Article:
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Feel Better without Antibiotics: Why No Medicine is Sometimes the Best Medicine
Health & Wellness

Feel Better without Antibiotics: Why No Medicine is Sometimes the Best Medicine

November 11, 2016

When you feel sick with a cough, sore throat or fever, you want to feel better fast. We almost always expect the doctor to give us an antibiotic. But maybe an antibiotic is not what you need.

Each year in the United States, at least 2 million people become infected with bacteria that are resistant to antibiotics and at least 23,000 people die each year as a direct result of these infections.

During Get Smart about Antibiotics Week (November 14-20, 2016), the Centers for Disease Control and Prevention (CDC) raise awareness of the threat of antibiotic resistance and the importance of appropriate antibiotic prescribing and use.

Why is this important?

Overuse of antibiotics has resulted in some bacteria that are difficult to treat with the antibiotics that we have (multidrug-resistant organisms or MDRO). There are not many new antibiotics on the way. It is scary to think of the day when no antibiotic will work for common infections.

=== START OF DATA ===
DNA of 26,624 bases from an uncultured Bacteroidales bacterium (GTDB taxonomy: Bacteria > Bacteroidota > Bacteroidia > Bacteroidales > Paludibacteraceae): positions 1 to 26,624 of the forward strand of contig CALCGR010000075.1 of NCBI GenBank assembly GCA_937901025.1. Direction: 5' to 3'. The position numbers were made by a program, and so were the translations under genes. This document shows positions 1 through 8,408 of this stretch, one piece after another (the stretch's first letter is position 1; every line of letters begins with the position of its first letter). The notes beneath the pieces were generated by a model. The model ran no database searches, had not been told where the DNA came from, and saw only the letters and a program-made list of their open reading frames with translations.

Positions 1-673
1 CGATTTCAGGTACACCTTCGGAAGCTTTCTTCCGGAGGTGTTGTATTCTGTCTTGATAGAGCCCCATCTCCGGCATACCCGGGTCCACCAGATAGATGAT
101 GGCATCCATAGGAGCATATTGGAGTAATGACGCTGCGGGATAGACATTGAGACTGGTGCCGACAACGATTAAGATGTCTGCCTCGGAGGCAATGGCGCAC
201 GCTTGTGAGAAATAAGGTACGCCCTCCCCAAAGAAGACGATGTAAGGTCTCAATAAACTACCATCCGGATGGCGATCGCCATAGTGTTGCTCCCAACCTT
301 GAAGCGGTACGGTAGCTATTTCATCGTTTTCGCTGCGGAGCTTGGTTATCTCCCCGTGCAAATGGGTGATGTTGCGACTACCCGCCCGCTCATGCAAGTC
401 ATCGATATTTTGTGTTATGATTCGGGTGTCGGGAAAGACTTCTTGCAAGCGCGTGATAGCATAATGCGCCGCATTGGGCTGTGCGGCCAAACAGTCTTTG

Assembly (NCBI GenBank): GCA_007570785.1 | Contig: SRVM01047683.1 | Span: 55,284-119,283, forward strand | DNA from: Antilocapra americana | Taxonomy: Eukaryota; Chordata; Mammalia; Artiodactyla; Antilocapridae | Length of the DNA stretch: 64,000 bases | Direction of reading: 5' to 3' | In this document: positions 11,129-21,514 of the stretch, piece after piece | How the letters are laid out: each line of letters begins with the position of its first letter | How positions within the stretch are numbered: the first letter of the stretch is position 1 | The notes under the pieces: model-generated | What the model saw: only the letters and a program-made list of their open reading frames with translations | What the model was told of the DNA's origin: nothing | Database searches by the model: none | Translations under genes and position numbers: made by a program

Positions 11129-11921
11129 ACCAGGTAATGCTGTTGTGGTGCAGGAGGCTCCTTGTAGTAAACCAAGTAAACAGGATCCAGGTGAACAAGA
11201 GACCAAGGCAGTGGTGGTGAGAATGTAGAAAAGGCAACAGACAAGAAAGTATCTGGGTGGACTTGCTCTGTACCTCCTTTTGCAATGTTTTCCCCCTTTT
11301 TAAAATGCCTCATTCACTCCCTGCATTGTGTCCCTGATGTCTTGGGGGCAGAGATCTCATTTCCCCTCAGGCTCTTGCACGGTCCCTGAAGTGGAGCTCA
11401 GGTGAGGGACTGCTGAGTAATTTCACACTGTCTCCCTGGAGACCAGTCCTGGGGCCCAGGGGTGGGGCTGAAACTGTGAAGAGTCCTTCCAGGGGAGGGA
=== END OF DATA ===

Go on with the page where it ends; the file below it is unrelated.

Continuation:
Antibiotics also increase the risk of infection by the bacteria Clostridium difficile, commonly called C-diff. C-diff can cause severe diarrhea that is potentially life-threatening. Recovering from C-diff infections is sometimes difficult and many people get C-diff multiple times.

Get Smart about Antibiotics

While antibiotics cannot cure infections caused by viruses, there are still a number of things you or your child can do to treat some symptoms and feel better while a viral illness runs its course. Over-the-counter medicines may also help relieve some symptoms. In general, follow this good old-fashioned advice (tips adopted from the CDC):

  • Get plenty of rest.
  • Drink plenty of fluids.
  • Use a clean humidifier or cool mist vapor.
  • Take acetaminophen, ibuprofen, or naproxen to relieve pain or fever.
  • Use a decongestant or saline nasal spray to help relieve nasal symptoms.
  • For a sore throat, gargle with salt water and drink warm beverages.
  • Avoid smoking, secondhand smoke, and other pollutants.

Antibiotic stewardship, or responsibly administering medications only when evidence supports their use, is an important part of medical practice. Everyone wants to feel better quickly when they are sick. We have to be sure that any medications prescribed don’t do more harm than good.


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